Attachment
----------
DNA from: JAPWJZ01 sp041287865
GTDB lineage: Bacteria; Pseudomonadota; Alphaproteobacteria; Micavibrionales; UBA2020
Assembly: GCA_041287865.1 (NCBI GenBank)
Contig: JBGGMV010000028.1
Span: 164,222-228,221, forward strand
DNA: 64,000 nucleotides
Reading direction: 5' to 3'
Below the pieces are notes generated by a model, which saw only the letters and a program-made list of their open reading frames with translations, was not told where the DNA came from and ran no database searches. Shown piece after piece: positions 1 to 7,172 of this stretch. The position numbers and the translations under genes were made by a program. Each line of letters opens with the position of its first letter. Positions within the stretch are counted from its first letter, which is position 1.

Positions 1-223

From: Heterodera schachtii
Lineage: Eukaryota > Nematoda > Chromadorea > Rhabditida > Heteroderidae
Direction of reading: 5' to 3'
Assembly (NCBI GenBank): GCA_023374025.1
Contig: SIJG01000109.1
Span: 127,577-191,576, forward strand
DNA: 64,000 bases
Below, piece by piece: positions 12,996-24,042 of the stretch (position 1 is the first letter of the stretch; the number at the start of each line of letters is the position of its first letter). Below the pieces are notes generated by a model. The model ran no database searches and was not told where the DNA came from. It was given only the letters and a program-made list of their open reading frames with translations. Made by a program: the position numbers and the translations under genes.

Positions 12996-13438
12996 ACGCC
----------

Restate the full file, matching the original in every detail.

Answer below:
DNA from: JAPWJZ01 sp041287865
GTDB lineage: Bacteria; Pseudomonadota; Alphaproteobacteria; Micavibrionales; UBA2020
Assembly: GCA_041287865.1 (NCBI GenBank)
Contig: JBGGMV010000028.1
Span: 164,222-228,221, forward strand
DNA: 64,000 nucleotides
Reading direction: 5' to 3'
Below the pieces are notes generated by a model, which saw only the letters and a program-made list of their open reading frames with translations, was not told where the DNA came from and ran no database searches. Shown piece after piece: positions 1 to 7,172 of this stretch. The position numbers and the translations under genes were made by a program. Each line of letters opens with the position of its first letter. Positions within the stretch are counted from its first letter, which is position 1.

Positions 1-223

From: Heterodera schachtii
Lineage: Eukaryota > Nematoda > Chromadorea > Rhabditida > Heteroderidae
Direction of reading: 5' to 3'
Assembly (NCBI GenBank): GCA_023374025.1
Contig: SIJG01000109.1
Span: 127,577-191,576, forward strand
DNA: 64,000 bases
Below, piece by piece: positions 12,996-24,042 of the stretch (position 1 is the first letter of the stretch; the number at the start of each line of letters is the position of its first letter). Below the pieces are notes generated by a model. The model ran no database searches and was not told where the DNA came from. It was given only the letters and a program-made list of their open reading frames with translations. Made by a program: the position numbers and the translations under genes.

Positions 12996-13438
12996 ACGCC